Doc – Tenor with a warm, accessible quality, decent high notes. Does a fair amount of singing, some of it quite romantic. The better the voice, the better.

Ensemble – Legit voices that can do some belting without ridiculously heavy vibrato.


There is so much music in this show, the need for a Choreographer is almost unavoidable. That said, the singing comes first, and the choreography cannot get in the way of it.

A Choreographer may be involved in staging all or part of “The Most Happy Fella”, “Standing On The Corner”, “Abbondanza”, “Sposalizio”, “Big D”, “Young People”, “I Like Everybody”, “I Love Him” / “I Know How It Is (Reprise)” “Hoedown”, “Abbondanza (Reprise)”, “Goodbye, Darlin’” / “I Like Everybody (Reprise)”, “I Made a Fist”, and the “Finale”.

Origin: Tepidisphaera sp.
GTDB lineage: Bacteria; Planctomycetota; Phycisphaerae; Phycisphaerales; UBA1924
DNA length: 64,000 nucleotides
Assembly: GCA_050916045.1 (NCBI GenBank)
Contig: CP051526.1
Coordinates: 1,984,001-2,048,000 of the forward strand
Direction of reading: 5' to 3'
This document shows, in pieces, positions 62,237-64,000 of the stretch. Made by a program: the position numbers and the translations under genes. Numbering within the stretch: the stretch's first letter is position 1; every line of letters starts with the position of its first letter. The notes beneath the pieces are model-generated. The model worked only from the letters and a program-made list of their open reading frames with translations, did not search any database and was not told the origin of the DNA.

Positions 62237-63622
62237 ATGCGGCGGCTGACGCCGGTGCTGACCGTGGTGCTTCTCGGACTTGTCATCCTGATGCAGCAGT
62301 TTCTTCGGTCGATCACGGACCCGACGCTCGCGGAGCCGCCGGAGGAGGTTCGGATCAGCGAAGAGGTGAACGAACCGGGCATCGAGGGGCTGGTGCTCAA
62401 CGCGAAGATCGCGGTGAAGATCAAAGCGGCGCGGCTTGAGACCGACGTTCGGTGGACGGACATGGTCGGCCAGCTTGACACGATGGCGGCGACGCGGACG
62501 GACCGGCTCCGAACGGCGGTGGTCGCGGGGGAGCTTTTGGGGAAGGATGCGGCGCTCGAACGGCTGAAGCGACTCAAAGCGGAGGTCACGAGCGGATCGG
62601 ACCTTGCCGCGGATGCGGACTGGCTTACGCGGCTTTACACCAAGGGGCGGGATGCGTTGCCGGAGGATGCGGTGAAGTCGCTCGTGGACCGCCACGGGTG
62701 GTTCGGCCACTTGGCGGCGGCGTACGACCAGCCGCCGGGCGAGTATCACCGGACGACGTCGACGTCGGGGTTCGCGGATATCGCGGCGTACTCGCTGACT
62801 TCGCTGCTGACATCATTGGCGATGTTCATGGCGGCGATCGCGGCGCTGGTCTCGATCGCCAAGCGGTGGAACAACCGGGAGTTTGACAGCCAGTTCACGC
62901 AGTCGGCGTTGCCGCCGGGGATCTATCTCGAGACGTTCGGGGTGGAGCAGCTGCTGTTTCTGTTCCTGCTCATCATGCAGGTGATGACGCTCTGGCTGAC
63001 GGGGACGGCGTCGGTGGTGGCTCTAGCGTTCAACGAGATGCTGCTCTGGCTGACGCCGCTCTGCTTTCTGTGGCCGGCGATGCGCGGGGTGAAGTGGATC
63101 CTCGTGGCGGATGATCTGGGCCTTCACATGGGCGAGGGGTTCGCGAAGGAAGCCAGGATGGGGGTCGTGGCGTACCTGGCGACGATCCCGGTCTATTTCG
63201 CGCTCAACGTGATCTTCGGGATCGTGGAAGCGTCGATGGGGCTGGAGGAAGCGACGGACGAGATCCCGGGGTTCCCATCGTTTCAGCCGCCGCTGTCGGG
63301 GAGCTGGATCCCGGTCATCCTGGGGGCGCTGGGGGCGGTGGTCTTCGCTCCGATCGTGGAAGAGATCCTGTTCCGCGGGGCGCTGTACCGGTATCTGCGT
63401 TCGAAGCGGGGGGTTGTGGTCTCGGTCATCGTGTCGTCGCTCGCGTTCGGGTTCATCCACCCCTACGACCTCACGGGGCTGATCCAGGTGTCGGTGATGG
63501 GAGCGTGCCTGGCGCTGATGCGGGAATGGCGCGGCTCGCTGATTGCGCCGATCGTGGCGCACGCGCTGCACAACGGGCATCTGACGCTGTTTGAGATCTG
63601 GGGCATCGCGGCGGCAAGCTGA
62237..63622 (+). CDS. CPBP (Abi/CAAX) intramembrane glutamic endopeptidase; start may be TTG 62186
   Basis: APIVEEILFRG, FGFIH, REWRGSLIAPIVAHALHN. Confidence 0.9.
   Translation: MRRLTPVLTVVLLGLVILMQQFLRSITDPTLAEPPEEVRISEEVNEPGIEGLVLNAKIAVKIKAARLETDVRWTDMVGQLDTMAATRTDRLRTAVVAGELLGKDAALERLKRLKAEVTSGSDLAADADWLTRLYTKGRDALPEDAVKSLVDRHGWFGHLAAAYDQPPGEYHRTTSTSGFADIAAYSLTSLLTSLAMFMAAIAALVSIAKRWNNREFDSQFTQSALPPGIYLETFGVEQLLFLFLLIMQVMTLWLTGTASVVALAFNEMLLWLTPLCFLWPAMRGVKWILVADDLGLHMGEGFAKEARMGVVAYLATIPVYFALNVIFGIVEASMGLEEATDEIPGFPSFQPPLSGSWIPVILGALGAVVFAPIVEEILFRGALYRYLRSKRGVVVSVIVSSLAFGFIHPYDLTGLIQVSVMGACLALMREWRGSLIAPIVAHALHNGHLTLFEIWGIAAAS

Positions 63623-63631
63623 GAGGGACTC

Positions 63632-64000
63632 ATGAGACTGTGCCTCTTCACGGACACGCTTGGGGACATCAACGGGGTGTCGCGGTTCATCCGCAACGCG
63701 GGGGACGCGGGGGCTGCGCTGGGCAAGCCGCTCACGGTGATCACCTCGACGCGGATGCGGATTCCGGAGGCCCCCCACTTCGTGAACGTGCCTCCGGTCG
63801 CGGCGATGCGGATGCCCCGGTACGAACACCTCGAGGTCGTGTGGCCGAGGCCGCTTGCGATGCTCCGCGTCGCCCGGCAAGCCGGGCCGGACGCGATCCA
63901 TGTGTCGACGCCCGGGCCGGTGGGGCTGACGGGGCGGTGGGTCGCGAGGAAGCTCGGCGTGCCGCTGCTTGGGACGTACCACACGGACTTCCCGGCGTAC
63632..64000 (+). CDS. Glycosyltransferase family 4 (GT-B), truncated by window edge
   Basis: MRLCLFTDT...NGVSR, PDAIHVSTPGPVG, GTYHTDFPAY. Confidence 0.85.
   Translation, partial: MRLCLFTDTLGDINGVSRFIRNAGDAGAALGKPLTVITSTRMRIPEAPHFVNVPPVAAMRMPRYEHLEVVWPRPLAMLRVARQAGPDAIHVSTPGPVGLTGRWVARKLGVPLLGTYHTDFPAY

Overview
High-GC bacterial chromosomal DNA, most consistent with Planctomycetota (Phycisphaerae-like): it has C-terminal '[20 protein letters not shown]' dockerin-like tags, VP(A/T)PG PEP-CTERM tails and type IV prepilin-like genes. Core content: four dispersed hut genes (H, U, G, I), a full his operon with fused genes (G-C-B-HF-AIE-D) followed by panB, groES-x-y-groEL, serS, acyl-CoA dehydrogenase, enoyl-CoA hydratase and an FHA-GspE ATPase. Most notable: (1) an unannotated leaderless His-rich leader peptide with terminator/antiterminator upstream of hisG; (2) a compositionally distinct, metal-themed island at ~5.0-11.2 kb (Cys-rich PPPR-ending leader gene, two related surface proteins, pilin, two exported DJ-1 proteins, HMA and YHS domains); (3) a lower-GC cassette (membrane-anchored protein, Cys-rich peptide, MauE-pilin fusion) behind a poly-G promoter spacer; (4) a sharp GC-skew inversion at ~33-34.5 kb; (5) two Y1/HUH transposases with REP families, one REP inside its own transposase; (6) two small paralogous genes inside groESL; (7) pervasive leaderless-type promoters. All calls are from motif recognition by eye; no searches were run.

Generally, movement in this show can be energetic, and choreographic, so long as the singers can carry the singing at the same time. Lifts and leaps should be avoided, and you’re probably going to be choreographing non-dancers anyway. Movement should feel “indigenous,” right for the characters and where they live. Large group numbers like “The Most Happy Fella”, and “Sposalizio”, as well as smaller but high energy segments like “Abbondanza”, should be carefully staged with a sense of spontaneous dance breaking out – but the sort of dance normal people might do in that part of the world, rather than “show-biz” kind of movement. Even “Big D”, which is certainly a show tune, should have a down home, hoedown feel to it. Really, try to avoid Broadway-type movement.

The dance should serve the story and characters. Large numbers should never loose sight of the main characters at the core of them.

Specialty numbers can be more crafted and even choreographed, always with the characters and story in mind. These would include “Standing On The Corner”, “Abbondanza”, “I Like Everybody”, “I Love Him” / “I Know How It Is (Reprise)”,”Goodbye, Darlin’” / “I Like Everybody (Reprise)”, and “I Made a Fist”. (As well as possible “Ooh, My Feet”.)